October 20, 2007
Recent financial market events, including subprime loan losses, hedge fund and quant fund woes, and the bailout or takeover of numerous financial institutions and structured vehicles, that are suddenly strapped for cash, highlight the extreme risk taking and leverage that have lately permeated our financial system. The current distress will likely create opportunities for patient investors, but while proper investing requires a disciplined and long-term perspective, few market participants are able to ignore short-term phenomena. The daily blips of the market are, in fact, noise—noise that is very difficult for most investors to tune out.
Investors unfortunately face enormous pressure—both real pressure from their anxious clients and their consultants and imagined pressure emanating from their own adrenaline, ego and fear-to deliver strong near-term results. Even though this pressure greatly distracts investors from a long-term orientation and may, in fact, be anathema to good long-term performance, there is no easy way to reduce it. Human nature involves the extremes of investor emotion—both greed and fear—in the moment; it is hard for most people to overcome and act in opposition to their emotions. Also, most investors tend to project near-term trends-both favorable and adverse-indefinitely into the future. Ironically, it is this very short-term pressure to produce—this gun to the head of everyone—that encourages excessive risk taking which manifests itself in several ways: a fully invested posture at all times; for many, the use of significant and even extreme leverage; and a market-centric orientation that makes it difficult to stand apart from the crowd and take a long-term perspective.
Right at the core, the mainstream has it backwards. Warren Buffett often quips that the first rule of investing is to not lose money, and the second rule is to not forget the first rule. Yet few investors approach the world with such a strict standard of risk avoidance. For 25 years, my firm has strived to not lose money—successfully for 24 of those 25 years—and, by investing cautiously and not losing, ample returns have been generated. Had we strived to generate high returns, I am certain that we would have allowed excessive risk into the portfolio—and with risk comes losses. Some investors target specific returns. A pension fund, for example, might target an 8% annual gain. But if the blend of asset classes under consideration fails to offer that expected result, they can only lower the goal—which for most is a non-starter—or invest in something riskier than they would like. Pressure to keep up with a peer group renders decision- making even more difficult. Then, there is no assurance whatsoever that the incurrence of greater risk will actually result in the achievement of higher return. The best investors do not target return; they focus first on risk, and only then decide whether the projected return justifies taking each particular risk.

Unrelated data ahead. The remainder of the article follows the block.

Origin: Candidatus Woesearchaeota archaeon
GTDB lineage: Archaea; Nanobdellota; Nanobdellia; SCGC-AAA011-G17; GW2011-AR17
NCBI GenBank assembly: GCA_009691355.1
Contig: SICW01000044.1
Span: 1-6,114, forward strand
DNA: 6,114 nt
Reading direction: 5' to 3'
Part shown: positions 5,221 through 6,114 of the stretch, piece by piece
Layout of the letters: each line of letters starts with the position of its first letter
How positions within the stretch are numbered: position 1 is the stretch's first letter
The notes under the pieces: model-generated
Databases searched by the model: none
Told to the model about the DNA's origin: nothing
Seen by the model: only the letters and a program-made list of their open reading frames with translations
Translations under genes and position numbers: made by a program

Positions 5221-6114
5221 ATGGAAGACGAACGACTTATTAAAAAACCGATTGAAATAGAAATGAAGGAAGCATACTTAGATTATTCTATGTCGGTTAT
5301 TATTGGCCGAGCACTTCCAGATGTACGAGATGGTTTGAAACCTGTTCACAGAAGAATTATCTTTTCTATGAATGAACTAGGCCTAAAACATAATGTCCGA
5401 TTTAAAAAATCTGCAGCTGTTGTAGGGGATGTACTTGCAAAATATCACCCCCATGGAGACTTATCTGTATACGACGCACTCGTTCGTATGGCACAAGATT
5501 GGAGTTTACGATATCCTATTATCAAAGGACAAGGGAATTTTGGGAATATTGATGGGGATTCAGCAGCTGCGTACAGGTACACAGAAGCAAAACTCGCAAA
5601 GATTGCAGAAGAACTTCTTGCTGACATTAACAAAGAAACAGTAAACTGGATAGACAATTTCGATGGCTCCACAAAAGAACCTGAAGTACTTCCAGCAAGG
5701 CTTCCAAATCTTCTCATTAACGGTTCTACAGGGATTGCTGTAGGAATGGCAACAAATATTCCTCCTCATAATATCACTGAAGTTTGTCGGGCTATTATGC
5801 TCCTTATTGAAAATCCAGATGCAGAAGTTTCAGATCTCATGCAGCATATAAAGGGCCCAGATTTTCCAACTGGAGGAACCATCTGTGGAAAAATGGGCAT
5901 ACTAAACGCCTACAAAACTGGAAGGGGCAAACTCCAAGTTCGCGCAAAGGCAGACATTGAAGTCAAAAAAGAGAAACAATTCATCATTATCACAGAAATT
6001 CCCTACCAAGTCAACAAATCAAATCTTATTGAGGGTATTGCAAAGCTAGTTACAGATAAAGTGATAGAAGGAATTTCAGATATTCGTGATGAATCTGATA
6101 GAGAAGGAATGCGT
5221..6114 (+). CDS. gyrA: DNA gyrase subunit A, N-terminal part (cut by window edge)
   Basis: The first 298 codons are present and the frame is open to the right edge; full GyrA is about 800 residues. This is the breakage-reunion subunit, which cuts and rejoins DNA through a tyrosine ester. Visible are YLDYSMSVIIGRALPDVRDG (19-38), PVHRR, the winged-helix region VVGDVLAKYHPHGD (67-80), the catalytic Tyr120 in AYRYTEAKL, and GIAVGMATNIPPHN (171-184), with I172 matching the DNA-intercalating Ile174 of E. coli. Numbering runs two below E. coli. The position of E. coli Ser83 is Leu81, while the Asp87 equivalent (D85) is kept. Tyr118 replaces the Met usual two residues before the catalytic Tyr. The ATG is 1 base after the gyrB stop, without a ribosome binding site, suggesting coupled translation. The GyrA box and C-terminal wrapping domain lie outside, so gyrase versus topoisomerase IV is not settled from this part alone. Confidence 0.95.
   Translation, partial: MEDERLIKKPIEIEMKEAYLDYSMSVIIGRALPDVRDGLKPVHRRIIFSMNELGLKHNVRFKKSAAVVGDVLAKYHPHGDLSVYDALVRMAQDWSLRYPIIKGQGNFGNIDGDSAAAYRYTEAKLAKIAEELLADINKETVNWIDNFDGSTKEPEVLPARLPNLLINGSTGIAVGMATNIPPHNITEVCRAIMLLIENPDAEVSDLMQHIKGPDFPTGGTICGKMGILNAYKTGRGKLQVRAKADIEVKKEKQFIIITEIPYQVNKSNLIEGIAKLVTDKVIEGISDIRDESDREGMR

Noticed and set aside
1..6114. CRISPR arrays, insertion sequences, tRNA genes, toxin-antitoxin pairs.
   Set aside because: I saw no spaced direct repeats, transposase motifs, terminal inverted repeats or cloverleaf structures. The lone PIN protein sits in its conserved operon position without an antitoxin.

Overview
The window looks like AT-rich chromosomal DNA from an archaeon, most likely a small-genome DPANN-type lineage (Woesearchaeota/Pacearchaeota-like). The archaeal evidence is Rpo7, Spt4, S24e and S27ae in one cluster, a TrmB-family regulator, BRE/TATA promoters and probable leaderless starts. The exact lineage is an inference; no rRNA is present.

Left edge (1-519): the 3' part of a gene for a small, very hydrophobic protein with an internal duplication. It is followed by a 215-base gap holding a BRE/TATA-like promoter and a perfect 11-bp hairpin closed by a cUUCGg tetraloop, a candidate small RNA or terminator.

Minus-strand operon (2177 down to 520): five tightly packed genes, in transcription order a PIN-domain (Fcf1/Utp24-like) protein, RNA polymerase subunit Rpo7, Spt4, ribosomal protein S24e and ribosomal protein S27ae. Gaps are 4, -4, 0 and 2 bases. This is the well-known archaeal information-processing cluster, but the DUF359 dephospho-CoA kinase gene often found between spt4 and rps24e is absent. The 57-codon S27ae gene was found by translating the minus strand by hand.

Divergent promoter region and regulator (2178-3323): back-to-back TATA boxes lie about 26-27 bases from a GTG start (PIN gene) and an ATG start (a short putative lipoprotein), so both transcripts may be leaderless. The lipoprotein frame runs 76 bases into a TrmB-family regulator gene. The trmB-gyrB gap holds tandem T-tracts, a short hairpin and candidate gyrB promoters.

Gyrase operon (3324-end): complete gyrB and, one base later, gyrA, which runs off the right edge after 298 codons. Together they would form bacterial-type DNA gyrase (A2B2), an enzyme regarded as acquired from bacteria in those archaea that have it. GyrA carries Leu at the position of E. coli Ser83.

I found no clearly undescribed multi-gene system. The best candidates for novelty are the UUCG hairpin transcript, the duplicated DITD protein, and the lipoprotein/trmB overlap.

When the herd is single-mindedly focused on return, prices are frequently bid up and returns driven down. This is particularly so when leverage is used. Leverage does not have to be dangerous. Non-recourse debt on an asset can serve to make a large purchase more affordable. Taking out a non-recourse loan on an already owned asset can actually reduce risk, since the borrowed funds become yours, while the risk of loss is transferred to the lender. But recourse debt is something else entirely. If you purchase some investments, and then borrow with recourse debt to buy more, you are now vulnerable to mark to market losses in what you own. Depending on the precise terms of the debt, a decline in the value of your holdings could force
you either to put up more collateral—which you may not have—or to sell off some of the investments you purportedly like to meet margin calls. By borrowing, you have ceased to be the master of your own fate and allowed the lender—or actually the market—to be. How ironic to allow the market, which has dished up your current portfolio of opportunity, to dictate to you the need to sell your attractive holdings in order to survive.
The availability and use of margin or recourse debt is especially pernicious. Had you purchased an investment without leverage that declined in price, you could have used any available cash to buy more. Alternatively, you could sell another investment that did not decline or declined less to afford more of the now better bargains. This, in fact, is a healthy discipline, forcing you to choose among investments to own the ones you like best, and necessitating that you carefully decide when to hold onto cash and when to put it to work. Recourse leverage changes this equation, as you can seemingly own all the investments you want simply by borrowing to buy them. There is no healthy portfolio discipline enforced by the desire to make new purchases or the anticipation that you may want to. There is also a bit of a slippery slope in that if a little leverage is good, why isn’t more leverage better? When do you stop?
One way that vast leverage has been introduced into the financial markets has been through Wall Street’s securitization engine. In the late 1970’s, to help financial institutions achieve diversification and – at least arguably – liquidity, Wall Street began to pool mortgages (and more recently corporate and other consumer debt) and then sliced and diced these aggregations into new tranches of debt securities that offered varying degrees of risk and return. In recent years, many of these tranches were again pooled and retranched into still more finely calibrated and opaque financial instruments. These transactions were blessed by remarkably unworried rating agencies, who granted their investment grade imprimatur to some quite dubious
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